A Pedant Nitpicks One of Television’s Greatest Moments

Was it a comedy/drama or was it a drama/comedy? (I’ve given my take on that question in a previous blog you can check out here.) Whatever the answer, none can deny it was one of American television’s greatest shows. I’m talking about M*A*S*H (1972-1983) the groundbreaking series set in a mobile army surgical hospital in South Korea during the Korean War (1950-1953).

One of the most popular characters of the series was Lt. Col. Henry Blake, the somewhat bumbling, frequently befuddled commanding officer of the 4077th M*A*S*H unit. He was played by McLean Stevenson, who at some point in the show’s third season (1974/75) wanted out. He wanted to pursue more lucrative offers, one of which was NBC dangling the possible replacing of Johnny Carson on the Tonight Show when Johnny retired. Of course, McLean would have to leave CBS and M*A*S*H to come to NBC and star in a show tailored just for him for that offer to come true.

Johnny didn’t retire until 1992 and none of the shows Stevenson starred in lasted very long. Was it one of the worst career blunders in television history? Maybe. I’ll let others debate over that.

Stevenson was able to convince the producers to let him leave the popular series. In fact, he was given a season finale send off that has gone down in television history. The episode is called Abyssinia, Henry. The entire episode was built upon the excitement of Henry being able to go home, to get away from the war, to be with his wife and kids again, to pick up the pieces of his life.

A hilarious drunken party was held. Memories were shared. Henry got himself a spiffy new suit. He may have crossed the line with his goodbye to Maj. Margaret Houlihan (Loretta Swit), a character who was still in her “Hot Lips” phase. I mean that kiss might not fly today. And there was that touching moment when he stopped himself from climbing on the helicopter to come back and give his company clerk “Radar” O’Reilly (Gary Burghoff) a personal goodbye.

Then back on the chopper and off for home.

However, and this is a spoiler if you’ve never watched the show or know nothing about it – where have you been?! – Lt. Col. Henry Blake never made it home.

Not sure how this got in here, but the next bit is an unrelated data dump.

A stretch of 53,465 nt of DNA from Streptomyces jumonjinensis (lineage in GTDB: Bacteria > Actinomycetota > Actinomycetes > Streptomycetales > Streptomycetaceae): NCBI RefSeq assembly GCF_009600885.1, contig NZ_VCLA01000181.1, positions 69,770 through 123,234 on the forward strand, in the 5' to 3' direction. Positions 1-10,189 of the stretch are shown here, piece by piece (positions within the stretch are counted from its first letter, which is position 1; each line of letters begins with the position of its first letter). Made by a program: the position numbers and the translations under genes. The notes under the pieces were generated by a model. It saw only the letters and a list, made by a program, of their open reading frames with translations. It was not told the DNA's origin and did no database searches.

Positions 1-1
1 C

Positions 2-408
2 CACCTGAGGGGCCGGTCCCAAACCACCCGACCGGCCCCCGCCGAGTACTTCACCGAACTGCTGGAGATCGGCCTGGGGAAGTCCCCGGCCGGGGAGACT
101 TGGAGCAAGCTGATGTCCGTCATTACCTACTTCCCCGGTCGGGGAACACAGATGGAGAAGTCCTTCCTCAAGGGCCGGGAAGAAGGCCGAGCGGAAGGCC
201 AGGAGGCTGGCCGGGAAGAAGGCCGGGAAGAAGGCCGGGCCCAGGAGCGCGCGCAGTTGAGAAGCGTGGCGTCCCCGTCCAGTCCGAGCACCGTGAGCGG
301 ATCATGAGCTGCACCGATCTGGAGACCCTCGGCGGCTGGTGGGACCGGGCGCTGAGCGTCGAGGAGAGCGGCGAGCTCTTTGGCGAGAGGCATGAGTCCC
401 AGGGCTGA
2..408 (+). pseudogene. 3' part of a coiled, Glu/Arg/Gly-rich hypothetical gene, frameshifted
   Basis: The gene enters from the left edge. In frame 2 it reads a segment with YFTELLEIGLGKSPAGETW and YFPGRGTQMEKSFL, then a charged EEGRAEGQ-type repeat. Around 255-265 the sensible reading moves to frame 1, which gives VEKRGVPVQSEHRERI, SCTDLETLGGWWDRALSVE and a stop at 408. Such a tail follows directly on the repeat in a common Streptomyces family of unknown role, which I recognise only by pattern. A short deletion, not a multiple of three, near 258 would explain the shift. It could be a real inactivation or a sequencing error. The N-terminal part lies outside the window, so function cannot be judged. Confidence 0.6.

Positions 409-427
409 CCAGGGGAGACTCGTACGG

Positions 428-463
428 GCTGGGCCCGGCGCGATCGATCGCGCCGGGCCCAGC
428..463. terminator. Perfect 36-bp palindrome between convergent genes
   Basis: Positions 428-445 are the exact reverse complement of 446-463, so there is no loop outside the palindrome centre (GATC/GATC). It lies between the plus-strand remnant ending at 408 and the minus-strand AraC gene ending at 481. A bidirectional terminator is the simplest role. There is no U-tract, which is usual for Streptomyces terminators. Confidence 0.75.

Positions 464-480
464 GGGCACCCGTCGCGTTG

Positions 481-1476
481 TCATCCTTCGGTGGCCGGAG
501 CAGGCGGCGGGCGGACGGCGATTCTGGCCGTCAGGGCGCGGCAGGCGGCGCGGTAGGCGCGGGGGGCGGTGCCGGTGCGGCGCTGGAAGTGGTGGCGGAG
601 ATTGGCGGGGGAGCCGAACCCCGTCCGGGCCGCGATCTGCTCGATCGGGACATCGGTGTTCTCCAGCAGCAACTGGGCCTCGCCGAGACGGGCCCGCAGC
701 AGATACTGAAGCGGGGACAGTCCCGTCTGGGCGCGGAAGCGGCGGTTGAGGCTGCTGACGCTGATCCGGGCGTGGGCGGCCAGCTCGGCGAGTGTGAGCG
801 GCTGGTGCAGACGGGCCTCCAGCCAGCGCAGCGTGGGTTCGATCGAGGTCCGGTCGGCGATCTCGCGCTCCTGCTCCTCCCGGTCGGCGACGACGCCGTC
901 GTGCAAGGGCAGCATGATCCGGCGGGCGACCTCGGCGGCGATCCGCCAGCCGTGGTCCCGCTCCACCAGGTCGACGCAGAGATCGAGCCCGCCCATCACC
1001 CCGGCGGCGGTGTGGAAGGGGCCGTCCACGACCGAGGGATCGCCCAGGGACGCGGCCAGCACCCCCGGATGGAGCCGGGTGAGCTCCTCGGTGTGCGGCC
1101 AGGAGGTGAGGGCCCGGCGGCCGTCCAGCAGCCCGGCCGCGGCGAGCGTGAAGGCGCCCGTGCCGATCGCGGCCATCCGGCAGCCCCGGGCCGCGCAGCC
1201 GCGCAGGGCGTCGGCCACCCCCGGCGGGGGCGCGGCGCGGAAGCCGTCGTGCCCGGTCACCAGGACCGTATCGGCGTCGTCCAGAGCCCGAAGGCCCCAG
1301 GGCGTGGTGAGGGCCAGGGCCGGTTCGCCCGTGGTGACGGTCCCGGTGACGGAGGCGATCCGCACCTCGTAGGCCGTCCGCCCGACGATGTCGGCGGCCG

This is where the episode became cemented in television history.

The producers had decided that Henry should die. It was their way of reminding the audience that war is hell. It’s senseless. And people die needlessly. This was a message the producers stressed when answering angry letters written by fans who were so upset by the death of such a beloved character.

Larry Gelbart, who was one of the main creative forces behind the show, directed this episode. He kept the tragic ending from the cast and crew during the rehearsals and filming. He didn’t want the actors knowing of Henry’s death as that knowledge might change their performances. They were all fine actors, but knowing the story would have such a sad ending might have taken some of the joy away from the meat of the show.

When it came to time to do the last scene, Gelbart called the main cast together and gave them the final part of the script. The cast members were stunned. The scene was shot. It was set in the operating room, just the same as when the episode opened. This time, however, instead of entering to tell Col. Blake that he had earned his points and was being discharged, Radar came in with a much, much different message:

“I have a message. Lt. Col. Henry Blake’s plane was shot down over the Sea of Japan. It spun in. There were no survivors.”

He turned to leave as the camera panned across the stunned silence of the OR. A scalpel is dropped which momentarily breaks the silence while at the same time it accentuates it.

Damn. When TV is done right, it is so good.

Packing Pea… Oh, wait! I was going to nitpick this scene, wasn’t I? I almost forgot.

Look, it boils down to three words: “It spun in.”

It’s a phrase that has not sat well with me for a long time. I mean, it is a telegram message, presumably from Army Command, that Radar reads to the hospital staff, right? Written by some clerk to inform Col. Blake’s former command of his death. Why describe how the plane crashed? Why say, “It spun in?” Saying the plane was shot down and there were no survivors would suffice. It would have been efficient. It would have been more military.

I just don’t think someone would take the time to paint a picture. His plane was shot down. No one survived. Why say any more?

It’s that line that takes me out of the scene. Admittedly, it doesn’t take me out by much, but I hear the voice of the show’s writers in those three words. And it has bugged me.

That’s the thing about nits, they bug you until you pick them.

Packing Peanuts!

Feel free to comment and share.

Images used under Fair Use.

Warehouse Find is the official blog of NostalgiaZone.com, where you can find books, games, toys, cards, and a huge selection of Golden, Silver, Bronze, and Modern Age comic books. Jim also has a podcast called Dimland Radio. He’d love it if you checked it out. It’s available on iTunes.

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